Online Mandryka

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Re: The Early Music Club (EMC)
« Reply #1033 on: March 09, 2017, 01:09:39 PM »
Please be careful, it's not a conventional approach.


I see what you mean. Thanks for leading me to it.

I am afraid you won't understand...


I regret to say that you are right.
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Offline Mr. Minnow

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Re: The Early Music Club (EMC)
« Reply #1034 on: March 13, 2017, 05:51:51 PM »
An interesting new CD coming from Musica Fiata of Monteverdi's Vespers - of 1650, not 1610:



I found this info on Presto Classical:

Quote
Claudio Monteverdi, whose 450th birthday is being celebrated by the world of classical music in 2017, was one of the most important composers in the history of music. His impressive output had a major influence on the course of music history and still thrills listeners today with the incomparable quality of his compositions. One of his greatest sacred works is Vespro della Beata Vergine from 1610, yet there is another excellent work which has been overlooked until today: the Vespers for the Blessed Virgin from 1650. This work stands out for its wide range of affects, astounding vocal and instrumental combinations, its richness of virtuoso coloraturas as well as its stark musical contrasts. In this setting, Monteverdi creates a unique connection between the polyphonic style of the Renaissance and the wide range of affects characteristic of Baroque style. In addition, a special feature of this work is that instead of the antiphons customary at the time, the music publisher Alessandro Vincenti added not only Monteverdis Motets from 1624, but also five outstanding works by contemporary composers: Giovanni Rigotti (16131648), Alessandro Grandi (15771630) und Massimiliano Neri (16231673). This recording by the singers and musicians of Capella Ducale and Musica Fiata directed by Roland Wilson makes an outstanding contribution to Monteverdis 450th birthday.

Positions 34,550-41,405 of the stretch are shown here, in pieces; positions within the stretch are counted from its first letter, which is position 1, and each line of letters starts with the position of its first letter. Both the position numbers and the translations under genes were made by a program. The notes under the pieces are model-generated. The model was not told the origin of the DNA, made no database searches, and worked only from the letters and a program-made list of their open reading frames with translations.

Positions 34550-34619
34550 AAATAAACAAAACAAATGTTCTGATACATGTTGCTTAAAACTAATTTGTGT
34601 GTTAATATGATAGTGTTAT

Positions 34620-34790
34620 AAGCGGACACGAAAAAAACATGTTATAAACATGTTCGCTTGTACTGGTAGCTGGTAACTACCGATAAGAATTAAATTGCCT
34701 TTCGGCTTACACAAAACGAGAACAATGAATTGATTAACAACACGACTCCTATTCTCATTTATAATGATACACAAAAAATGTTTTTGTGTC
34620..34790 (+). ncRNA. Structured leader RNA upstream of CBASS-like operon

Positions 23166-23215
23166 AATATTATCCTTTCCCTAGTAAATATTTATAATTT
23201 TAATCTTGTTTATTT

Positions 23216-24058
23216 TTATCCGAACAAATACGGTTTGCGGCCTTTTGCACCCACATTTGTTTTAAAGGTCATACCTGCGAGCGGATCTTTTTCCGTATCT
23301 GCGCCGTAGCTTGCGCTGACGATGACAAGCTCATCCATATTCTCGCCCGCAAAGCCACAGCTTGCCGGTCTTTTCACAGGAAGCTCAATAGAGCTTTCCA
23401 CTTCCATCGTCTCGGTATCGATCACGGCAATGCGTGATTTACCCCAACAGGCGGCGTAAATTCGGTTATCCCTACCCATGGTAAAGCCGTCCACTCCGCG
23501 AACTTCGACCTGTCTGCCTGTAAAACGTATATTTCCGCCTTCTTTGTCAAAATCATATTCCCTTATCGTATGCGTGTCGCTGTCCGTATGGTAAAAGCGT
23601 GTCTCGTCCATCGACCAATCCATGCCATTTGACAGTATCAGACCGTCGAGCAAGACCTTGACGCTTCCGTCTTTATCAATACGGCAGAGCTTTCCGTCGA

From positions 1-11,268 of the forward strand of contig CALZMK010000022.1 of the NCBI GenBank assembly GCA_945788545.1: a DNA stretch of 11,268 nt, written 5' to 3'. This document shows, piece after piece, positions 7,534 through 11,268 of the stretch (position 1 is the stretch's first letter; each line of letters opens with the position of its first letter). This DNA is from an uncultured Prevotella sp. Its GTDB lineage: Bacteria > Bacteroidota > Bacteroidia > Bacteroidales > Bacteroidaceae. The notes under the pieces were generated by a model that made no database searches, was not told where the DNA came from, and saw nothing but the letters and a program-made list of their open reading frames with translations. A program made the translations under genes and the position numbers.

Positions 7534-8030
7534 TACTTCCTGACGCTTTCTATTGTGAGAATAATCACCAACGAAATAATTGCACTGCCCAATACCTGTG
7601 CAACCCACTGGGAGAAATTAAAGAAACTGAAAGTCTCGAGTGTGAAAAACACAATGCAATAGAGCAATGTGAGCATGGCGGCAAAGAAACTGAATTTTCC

Online Jeffrey Smith

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Re: The Early Music Club (EMC)
« Reply #1035 on: March 16, 2017, 08:05:28 PM »
Cross post from the Listening thread


Well recorded, and the minimal forces (OVPP, I'm pretty sure) make the melodic and contrapuntal lines very clear to the ear.  Buy it, listen to it, put some paper over the cover so you can forget how ugly the cover is.

Offline chord

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Re: The Early Music Club (EMC)
« Reply #1036 on: March 20, 2017, 06:45:43 AM »

Offline α |

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Re: The Early Music Club (EMC)
« Reply #1037 on: March 22, 2017, 12:08:24 AM »
I'm starting to be really interested in Oswald Von Wolkenstein's music  :)

I've heard a bunch of his pieces/works on YouTube and they have quite a big replay value  8)
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Offline Mr. Minnow

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Re: The Early Music Club (EMC)
« Reply #1038 on: March 22, 2017, 05:08:57 AM »
I'm starting to be really interested in Oswald Von Wolkenstein's music  :)

I've heard a bunch of his pieces/works on YouTube and they have quite a big replay value  8)

This CD is well worth picking up if you can find it at a reasonable price:



Sequentia seem to have a reputation as pretty much the gold standard in Medieval music performance, and I can see why. Not a single recording I've heard by them has been anything less than excellent.

Offline (: premont :)

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Re: The Early Music Club (EMC)
« Reply #1039 on: March 22, 2017, 06:05:16 AM »
This CD is well worth picking up if you can find it at a reasonable price:



Sequentia seem to have a reputation as pretty much the gold standard in Medieval music performance, and I can see why. Not a single recording I've heard by them has been anything less than excellent.

It is contained in this nice box, which soon may be OOP:

https://www.amazon.de/Sequentia-Various/dp/B00LJGAMYI/ref=sr_1_1?s=music&ie=UTF8&qid=1490191364&sr=1-1&keywords=sequentia
res severa verum gaudium